This dissertation examines the life and career of Roger L’Estrange, an unsuccessful soldier and prisoner for the king, royalist pamphleteer and Tory apologist, licenser of books and Surveyor of the Press, scourge of Protestant dissent and the first Whig party, literary translator and amateur musician.
Tom Wareham examines the role played by a legendary yet ill-fated pirate in the consolidation of England’s early trading empire.
The fortunes of Oliver Cromwell and Charles II and the regard in which their successive regimes came to be held were mirrored in the fate of one of their mightiest naval vessels, as Patrick Little explains.
Violence and duelling between exiled courtiers: the case of the Caroline Stuart Court in exile, c. 1649-c. 1660
Yet, though we can clearly say that the duel was not unique to the exiled Caroline Stuart Court, we must still concede that such acts of violence occurred quite frequently there. This was especially true from 1656-59, when Charles II’s Court was in the Spanish Netherlands, and this tendency to conflict was even remarked upon by contemporary observers.
The term ‘vivisection’, which refers to the act of dissecting a live animal or human being, was coined in 1709. Yet, it celebrated a long tradition reaching back thousands of years. One of the earliest recorded accounts dates from 500 B.C., when Alcmaeon of Croton severed the optic nerves of live animals in order to understand how it affected their vision.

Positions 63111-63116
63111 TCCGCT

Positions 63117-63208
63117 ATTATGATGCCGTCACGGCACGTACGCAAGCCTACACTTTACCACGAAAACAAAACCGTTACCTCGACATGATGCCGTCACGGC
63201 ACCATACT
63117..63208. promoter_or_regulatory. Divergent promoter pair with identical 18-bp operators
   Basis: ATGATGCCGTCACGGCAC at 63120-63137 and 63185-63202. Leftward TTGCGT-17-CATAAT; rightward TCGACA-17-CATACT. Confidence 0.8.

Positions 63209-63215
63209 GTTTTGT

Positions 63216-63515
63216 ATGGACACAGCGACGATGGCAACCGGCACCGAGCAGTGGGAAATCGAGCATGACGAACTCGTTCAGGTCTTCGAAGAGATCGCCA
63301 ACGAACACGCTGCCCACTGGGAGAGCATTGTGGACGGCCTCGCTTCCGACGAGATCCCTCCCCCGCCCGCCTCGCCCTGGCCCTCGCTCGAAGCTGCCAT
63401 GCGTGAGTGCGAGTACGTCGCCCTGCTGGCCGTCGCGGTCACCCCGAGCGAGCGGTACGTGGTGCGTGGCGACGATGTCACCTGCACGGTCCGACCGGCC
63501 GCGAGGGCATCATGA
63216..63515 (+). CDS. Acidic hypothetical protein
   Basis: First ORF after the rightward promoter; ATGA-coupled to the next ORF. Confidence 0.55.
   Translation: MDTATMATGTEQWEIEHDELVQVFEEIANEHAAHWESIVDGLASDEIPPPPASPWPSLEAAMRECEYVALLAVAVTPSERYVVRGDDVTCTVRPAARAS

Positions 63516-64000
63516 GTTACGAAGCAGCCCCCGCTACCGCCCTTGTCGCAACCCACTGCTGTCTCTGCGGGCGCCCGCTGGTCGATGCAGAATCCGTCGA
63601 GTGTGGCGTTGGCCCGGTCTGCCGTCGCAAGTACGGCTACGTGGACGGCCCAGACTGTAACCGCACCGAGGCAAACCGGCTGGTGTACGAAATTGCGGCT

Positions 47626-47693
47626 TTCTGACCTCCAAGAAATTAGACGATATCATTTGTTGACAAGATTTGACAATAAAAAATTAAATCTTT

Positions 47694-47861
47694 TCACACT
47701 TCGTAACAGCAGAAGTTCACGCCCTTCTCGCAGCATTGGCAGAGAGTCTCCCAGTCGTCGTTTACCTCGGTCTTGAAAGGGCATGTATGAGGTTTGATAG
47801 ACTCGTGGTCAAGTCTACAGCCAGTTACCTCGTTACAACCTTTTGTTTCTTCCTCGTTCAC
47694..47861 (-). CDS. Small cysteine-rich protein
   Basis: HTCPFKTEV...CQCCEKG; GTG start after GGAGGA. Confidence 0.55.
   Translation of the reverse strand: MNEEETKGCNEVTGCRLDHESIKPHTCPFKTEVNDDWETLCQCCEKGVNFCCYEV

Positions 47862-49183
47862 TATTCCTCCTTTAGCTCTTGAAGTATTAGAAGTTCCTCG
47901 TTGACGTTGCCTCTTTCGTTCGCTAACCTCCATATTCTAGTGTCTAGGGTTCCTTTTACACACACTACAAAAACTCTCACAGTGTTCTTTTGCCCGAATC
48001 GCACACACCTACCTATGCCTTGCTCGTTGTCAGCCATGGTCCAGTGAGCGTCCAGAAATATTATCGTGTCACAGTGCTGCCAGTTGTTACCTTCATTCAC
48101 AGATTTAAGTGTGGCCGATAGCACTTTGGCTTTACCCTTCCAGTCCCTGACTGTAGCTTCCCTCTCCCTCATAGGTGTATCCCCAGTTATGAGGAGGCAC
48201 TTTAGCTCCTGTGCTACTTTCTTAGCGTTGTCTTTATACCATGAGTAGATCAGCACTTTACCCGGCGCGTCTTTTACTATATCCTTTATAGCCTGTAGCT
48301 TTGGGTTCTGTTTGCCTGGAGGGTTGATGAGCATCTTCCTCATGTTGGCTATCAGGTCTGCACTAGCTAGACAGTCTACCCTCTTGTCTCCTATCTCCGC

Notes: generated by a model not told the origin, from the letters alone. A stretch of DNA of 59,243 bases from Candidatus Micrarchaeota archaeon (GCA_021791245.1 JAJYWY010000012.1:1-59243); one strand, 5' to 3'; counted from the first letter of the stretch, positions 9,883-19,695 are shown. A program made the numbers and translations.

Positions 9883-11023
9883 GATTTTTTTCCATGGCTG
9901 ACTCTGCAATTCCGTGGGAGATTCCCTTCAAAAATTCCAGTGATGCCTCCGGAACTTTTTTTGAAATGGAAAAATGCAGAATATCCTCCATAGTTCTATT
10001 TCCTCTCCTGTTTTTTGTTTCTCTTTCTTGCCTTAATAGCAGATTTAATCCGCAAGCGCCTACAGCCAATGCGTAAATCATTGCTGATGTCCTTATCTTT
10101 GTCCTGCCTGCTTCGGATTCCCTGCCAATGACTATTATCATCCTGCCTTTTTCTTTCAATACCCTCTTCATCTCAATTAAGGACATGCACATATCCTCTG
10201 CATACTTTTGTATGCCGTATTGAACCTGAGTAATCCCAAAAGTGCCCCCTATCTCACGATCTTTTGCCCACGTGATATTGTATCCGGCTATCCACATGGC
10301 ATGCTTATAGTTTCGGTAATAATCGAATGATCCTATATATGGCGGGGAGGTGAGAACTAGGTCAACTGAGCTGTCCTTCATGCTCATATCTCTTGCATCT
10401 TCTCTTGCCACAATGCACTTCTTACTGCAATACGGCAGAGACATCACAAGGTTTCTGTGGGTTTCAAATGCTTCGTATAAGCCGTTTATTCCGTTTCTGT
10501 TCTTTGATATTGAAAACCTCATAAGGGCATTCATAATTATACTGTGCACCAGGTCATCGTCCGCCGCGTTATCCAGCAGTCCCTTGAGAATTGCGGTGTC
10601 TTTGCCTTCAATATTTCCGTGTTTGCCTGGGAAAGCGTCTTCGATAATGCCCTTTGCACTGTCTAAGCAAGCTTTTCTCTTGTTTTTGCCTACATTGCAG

Censure provoked defence; from the 1570s onwards, the English episcopate had faced various demands for further reform or else its total extirpation.
Popular hostility towards Quakers has attracted little attention from historians. Studies of crowds and riots in the Restoration period make little mention of violence against Quakers
“Putting to Hazard a Certainty”: Lotteries and the Romance of Gambling in Eighteenth-Century England
I hope to enrich our understanding of the early decades of the Financial Revolution by examining a financial instrument that has received much less attention, at least from literary scholars with interests in financial and economic history: the lottery. I focus on the lottery to show the deep foundations of the Financial Revolution in gambling.
When John Cosin became Bishop of Durham in 1660, he faced a considerable task in re-asserting episcopal control and government, restoring the dignity and authority of the Church of England, establishing respect for i t , enforcing conformity and suppressing political and religious opposition.